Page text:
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Introducation
Definitions
Religion vs. Science
First Amendment & Religious Explanations of Creation
Promoting Religious Explanations in Public Schools
Harming Religious Education
Conclusion

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Civil Rights  
Religious Doctrine in the Science Classroom;
Putting Education & Religious Freedom at Risk
RULE
First Amendment & Religious Explanations of Creation

The Establishment Clause of the First Amendment prohibits the government from endorsing any particular religious belief. This prohibition ensures that our public schools remain places in which students of all faiths or those who do not ascribe to religious beliefs may learn in an atmosphere free from divisive theological debates and sectarianism.

In disapproving organized prayer in the public schools in 1962, for example, the U.S. Supreme Court said that "[w]hen the power, prestige and financial support of government is placed behind a particular religious belief, the indirect coercive pressure upon religious minorities to conform to the prevailing officially approved religion is plain."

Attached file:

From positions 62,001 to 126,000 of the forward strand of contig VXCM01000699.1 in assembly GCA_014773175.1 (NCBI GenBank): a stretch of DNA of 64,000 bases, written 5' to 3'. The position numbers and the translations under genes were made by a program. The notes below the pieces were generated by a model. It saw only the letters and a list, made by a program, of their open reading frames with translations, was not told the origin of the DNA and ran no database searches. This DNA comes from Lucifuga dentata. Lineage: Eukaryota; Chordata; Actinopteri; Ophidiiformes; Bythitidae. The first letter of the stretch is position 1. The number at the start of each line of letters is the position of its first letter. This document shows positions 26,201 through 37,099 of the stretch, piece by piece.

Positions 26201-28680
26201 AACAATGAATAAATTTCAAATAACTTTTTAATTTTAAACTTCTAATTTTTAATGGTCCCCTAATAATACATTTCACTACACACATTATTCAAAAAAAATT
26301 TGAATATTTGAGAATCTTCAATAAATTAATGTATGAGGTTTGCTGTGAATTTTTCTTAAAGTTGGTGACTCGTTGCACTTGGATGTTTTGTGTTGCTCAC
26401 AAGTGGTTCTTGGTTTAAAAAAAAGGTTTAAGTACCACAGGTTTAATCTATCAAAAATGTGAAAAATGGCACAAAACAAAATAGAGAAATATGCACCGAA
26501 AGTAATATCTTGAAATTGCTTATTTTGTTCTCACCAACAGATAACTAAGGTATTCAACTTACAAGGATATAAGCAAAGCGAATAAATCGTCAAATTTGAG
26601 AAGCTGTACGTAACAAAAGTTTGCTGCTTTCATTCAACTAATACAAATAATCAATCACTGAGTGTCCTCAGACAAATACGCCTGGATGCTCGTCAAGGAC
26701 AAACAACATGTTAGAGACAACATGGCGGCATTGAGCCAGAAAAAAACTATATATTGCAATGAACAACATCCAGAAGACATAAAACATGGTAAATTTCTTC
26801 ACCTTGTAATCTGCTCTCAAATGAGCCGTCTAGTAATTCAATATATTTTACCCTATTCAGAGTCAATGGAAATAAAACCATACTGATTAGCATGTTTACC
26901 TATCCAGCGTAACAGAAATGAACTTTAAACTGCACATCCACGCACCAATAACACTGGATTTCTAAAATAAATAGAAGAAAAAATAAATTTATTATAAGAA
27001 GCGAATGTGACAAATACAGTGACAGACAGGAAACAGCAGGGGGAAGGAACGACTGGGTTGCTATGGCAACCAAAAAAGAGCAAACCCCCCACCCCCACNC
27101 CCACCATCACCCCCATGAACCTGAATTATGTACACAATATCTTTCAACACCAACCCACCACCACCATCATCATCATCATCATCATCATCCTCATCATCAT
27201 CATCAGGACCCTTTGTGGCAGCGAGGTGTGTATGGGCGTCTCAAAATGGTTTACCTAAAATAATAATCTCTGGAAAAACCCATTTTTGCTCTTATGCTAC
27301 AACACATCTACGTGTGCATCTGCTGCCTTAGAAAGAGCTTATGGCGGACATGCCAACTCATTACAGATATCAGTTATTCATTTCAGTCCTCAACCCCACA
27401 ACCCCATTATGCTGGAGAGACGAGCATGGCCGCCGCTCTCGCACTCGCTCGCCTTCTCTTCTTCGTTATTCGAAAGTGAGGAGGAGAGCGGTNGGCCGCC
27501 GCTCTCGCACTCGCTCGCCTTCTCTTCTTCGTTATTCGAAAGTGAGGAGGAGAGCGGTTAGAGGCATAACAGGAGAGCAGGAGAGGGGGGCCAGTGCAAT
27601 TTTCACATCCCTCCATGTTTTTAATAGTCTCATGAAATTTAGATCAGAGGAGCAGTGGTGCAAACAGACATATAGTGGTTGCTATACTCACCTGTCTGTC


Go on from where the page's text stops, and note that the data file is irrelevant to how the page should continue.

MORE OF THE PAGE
Our public schools must be true to the First Amendment's mandate against religious divisiveness and remain free from the influence of religious dogma in order for students of all faiths to attend school without fear of coercion.

But proponents of teaching religious explanations for creation in public schools share a distinctly religious view of the world's origin and believe that the public schools should present that view even to the exclusion of science. However, this approach would plainly violate the First Amendment's prohibition against state action designed to advance a religious belief.

In 1968, in Epperson v. Arkansas, 393 U.S. 97, the Supreme Court held unambiguously that it is unconstitutional to restrict a public school teacher's right to teach evolution. More recently, in Aguillard v. Edwards, 482 U.S. 595 (1987), the Court decisively held that it is unconstitutional to require educators who teach evolution also to teach creationism. Courts have yet to address a similar requirement to teach intelligent design. But based on Aguillard and other Supreme Court rulings, courts should also find such a requirement unconstitutional.


Other Materials about Freedom of Religion
School Vouchers
First Amendment Primer
Charitable Choice
Faith and Freedom: 
The Case for Separation of Church-State
Religion in The Public Schools
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